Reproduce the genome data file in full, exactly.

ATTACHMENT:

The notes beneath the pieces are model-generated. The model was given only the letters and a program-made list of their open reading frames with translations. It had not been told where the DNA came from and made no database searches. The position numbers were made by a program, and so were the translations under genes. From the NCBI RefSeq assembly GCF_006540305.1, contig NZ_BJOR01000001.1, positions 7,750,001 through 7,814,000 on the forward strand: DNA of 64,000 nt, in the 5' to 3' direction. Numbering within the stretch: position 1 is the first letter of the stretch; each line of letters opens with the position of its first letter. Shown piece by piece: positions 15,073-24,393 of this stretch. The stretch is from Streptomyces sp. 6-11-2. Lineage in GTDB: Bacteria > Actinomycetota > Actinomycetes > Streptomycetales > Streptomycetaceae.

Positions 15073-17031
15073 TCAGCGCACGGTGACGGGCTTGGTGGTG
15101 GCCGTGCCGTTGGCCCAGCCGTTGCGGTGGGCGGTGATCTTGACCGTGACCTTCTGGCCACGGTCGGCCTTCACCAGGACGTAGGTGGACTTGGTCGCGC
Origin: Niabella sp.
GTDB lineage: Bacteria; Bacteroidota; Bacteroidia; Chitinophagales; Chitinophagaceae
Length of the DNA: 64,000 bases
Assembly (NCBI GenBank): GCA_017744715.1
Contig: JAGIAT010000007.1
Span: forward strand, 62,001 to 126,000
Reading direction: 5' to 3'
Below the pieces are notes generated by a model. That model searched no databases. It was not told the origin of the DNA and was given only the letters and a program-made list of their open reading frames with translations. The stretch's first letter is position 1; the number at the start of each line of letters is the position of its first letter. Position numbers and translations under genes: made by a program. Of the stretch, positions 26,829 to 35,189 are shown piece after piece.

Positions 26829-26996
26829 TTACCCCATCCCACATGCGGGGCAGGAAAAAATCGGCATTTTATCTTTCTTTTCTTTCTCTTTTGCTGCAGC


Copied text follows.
The notes beneath the pieces are model-generated. The model was given only the letters and a program-made list of their open reading frames with translations. It had not been told where the DNA came from and made no database searches. The position numbers were made by a program, and so were the translations under genes. From the NCBI RefSeq assembly GCF_006540305.1, contig NZ_BJOR01000001.1, positions 7,750,001 through 7,814,000 on the forward strand: DNA of 64,000 nt, in the 5' to 3' direction. Numbering within the stretch: position 1 is the first letter of the stretch; each line of letters opens with the position of its first letter. Shown piece by piece: positions 15,073-24,393 of this stretch. The stretch is from Streptomyces sp. 6-11-2. Lineage in GTDB: Bacteria > Actinomycetota > Actinomycetes > Streptomycetales > Streptomycetaceae.

Positions 15073-17031
15073 TCAGCGCACGGTGACGGGCTTGGTGGTG
15101 GCCGTGCCGTTGGCCCAGCCGTTGCGGTGGGCGGTGATCTTGACCGTGACCTTCTGGCCACGGTCGGCCTTCACCAGGACGTAGGTGGACTTGGTCGCGC
Origin: Niabella sp.
GTDB lineage: Bacteria; Bacteroidota; Bacteroidia; Chitinophagales; Chitinophagaceae
Length of the DNA: 64,000 bases
Assembly (NCBI GenBank): GCA_017744715.1
Contig: JAGIAT010000007.1
Span: forward strand, 62,001 to 126,000
Reading direction: 5' to 3'
Below the pieces are notes generated by a model. That model searched no databases. It was not told the origin of the DNA and was given only the letters and a program-made list of their open reading frames with translations. The stretch's first letter is position 1; the number at the start of each line of letters is the position of its first letter. Position numbers and translations under genes: made by a program. Of the stretch, positions 26,829 to 35,189 are shown piece after piece.

Positions 26829-26996
26829 TTACCCCATCCCACATGCGGGGCAGGAAAAAATCGGCATTTTATCTTTCTTTTCTTTCTCTTTTGCTGCAGC